A character, backed by a field of flame, poses into an attack in Elden Ring Shadow of the Erdtree

You’re going to need to be powerful to get ahead in the Realm of Shadow. | Image credit: Bandai Namco

For those who perhaps might enter the DLC a little under-leveled, there’s a new mechanic to help – the Scadutree Blessing. This works a lot like collecting Golden Seeds and the like to power up your healing options in the main game, except this mechanic offers you a permanent buff to your damage dealing and resisting capabilities – but only while in the Lands of Shadow. There’s a similar item that powers up Spirit Ashes, too. Because these items have to be found and then redeemed when resting at a Site of Grace, they’re ultimately optional. For the maximum challenge you can leave these unredeemed; a simple but elegant nod to ensuring this DLC expansion satisfies both those looking for a finger-bleeding endgame challenge and those who want to unravel more of the mysteries of the lore alike.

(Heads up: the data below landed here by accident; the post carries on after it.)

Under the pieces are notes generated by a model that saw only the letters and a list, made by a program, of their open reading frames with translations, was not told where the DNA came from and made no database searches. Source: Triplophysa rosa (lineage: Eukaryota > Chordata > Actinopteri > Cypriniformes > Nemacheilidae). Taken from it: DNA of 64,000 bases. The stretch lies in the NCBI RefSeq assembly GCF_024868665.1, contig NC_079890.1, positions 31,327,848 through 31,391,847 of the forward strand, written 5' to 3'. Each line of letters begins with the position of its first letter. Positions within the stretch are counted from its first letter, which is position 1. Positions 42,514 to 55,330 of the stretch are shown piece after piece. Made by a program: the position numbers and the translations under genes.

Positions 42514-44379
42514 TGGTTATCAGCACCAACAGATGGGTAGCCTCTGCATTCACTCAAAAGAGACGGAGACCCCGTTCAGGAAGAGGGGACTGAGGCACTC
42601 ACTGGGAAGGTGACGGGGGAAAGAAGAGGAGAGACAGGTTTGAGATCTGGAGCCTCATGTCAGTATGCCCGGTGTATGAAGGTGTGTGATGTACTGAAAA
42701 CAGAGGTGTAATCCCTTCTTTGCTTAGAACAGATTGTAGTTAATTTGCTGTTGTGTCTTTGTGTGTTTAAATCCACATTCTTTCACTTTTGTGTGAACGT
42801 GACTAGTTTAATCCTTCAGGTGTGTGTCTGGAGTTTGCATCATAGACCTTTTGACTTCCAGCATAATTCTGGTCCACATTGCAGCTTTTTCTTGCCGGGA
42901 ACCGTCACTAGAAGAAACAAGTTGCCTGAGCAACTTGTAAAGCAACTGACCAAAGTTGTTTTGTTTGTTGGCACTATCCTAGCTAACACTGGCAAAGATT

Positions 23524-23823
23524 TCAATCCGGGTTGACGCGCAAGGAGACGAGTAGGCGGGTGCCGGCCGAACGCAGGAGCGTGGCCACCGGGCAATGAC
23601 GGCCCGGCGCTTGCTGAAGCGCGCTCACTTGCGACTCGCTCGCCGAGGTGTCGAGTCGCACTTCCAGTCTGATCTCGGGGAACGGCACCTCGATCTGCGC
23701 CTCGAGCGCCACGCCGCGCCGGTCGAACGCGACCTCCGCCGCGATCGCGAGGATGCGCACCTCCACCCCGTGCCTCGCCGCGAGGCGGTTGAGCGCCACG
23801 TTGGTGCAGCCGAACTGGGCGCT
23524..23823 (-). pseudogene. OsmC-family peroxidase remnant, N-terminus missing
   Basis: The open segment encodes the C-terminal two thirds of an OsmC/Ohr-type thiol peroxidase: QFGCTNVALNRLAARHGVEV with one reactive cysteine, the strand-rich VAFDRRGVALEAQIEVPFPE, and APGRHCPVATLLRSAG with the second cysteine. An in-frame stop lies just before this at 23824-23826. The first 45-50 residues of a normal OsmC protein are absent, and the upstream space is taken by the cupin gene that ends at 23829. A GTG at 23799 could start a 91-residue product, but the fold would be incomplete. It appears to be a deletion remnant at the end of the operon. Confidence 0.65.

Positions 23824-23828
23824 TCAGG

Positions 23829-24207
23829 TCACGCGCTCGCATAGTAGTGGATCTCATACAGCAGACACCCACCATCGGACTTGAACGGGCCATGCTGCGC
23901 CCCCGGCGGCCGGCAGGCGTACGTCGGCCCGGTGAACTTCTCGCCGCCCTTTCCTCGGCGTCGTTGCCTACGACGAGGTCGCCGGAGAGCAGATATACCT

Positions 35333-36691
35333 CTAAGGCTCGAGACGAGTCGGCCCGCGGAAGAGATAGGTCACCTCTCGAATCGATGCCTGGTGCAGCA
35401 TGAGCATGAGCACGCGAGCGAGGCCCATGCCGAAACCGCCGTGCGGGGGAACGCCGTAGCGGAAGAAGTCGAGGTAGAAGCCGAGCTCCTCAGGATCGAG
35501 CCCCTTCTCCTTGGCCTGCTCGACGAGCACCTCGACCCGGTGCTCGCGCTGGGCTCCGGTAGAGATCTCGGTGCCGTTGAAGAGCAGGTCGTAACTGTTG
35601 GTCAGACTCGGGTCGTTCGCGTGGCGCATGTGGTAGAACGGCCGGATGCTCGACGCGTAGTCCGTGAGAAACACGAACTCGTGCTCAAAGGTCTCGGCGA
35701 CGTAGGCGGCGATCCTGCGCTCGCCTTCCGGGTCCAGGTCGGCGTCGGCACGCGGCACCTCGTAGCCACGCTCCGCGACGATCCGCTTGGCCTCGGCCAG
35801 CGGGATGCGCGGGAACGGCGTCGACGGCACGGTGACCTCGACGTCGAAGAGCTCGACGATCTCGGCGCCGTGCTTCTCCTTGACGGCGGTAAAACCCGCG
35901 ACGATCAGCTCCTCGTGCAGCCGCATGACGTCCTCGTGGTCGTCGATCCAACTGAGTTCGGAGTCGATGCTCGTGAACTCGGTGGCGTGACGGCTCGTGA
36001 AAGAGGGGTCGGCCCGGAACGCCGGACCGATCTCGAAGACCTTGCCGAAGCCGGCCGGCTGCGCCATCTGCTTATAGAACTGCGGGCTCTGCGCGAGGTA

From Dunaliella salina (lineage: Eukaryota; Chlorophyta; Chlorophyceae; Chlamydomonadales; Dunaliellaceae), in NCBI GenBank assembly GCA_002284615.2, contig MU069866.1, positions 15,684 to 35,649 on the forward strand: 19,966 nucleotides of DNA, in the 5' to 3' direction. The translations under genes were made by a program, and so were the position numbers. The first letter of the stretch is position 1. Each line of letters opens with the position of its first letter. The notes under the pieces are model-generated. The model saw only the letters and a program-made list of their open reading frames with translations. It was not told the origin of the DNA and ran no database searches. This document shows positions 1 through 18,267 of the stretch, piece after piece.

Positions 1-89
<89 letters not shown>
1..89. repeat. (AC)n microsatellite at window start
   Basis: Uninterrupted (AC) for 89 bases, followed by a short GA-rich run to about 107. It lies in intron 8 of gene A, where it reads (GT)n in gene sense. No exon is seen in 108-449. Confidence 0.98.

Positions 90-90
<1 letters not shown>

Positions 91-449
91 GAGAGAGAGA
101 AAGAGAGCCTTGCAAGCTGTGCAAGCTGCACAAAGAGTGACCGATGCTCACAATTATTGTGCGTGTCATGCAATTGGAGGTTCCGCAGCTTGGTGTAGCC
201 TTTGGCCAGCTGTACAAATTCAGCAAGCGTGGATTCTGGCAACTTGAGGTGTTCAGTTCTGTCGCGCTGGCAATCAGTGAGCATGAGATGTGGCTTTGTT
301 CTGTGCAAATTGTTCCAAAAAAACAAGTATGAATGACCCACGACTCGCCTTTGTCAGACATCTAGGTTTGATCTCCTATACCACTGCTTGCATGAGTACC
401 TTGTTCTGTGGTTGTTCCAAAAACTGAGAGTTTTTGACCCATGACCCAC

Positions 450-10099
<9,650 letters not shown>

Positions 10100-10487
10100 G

The lore is delivered by a new cast of characters, as seen in the trailers. Knights, servants, and followers of Miquella are tracing the Empyrean’s footsteps across the Land of Shadow. Each new character is unique with their own background and story; one knight, Freyja, once fought alongside Radahn. Another served Mohg. They’re assisted by a twitchy, nervous Merchant. All are in this mysterious land because they wish to locate and follow in the footsteps of Miquella. There’s an air of the allies you meet in Roundtable Hold about this motley band of warriors. Some are more friendly than others, of course. They congregate around ‘Miquella’s Crosses’, shining waypoints that appear to mark places that Miquella let go of some part or another of their being.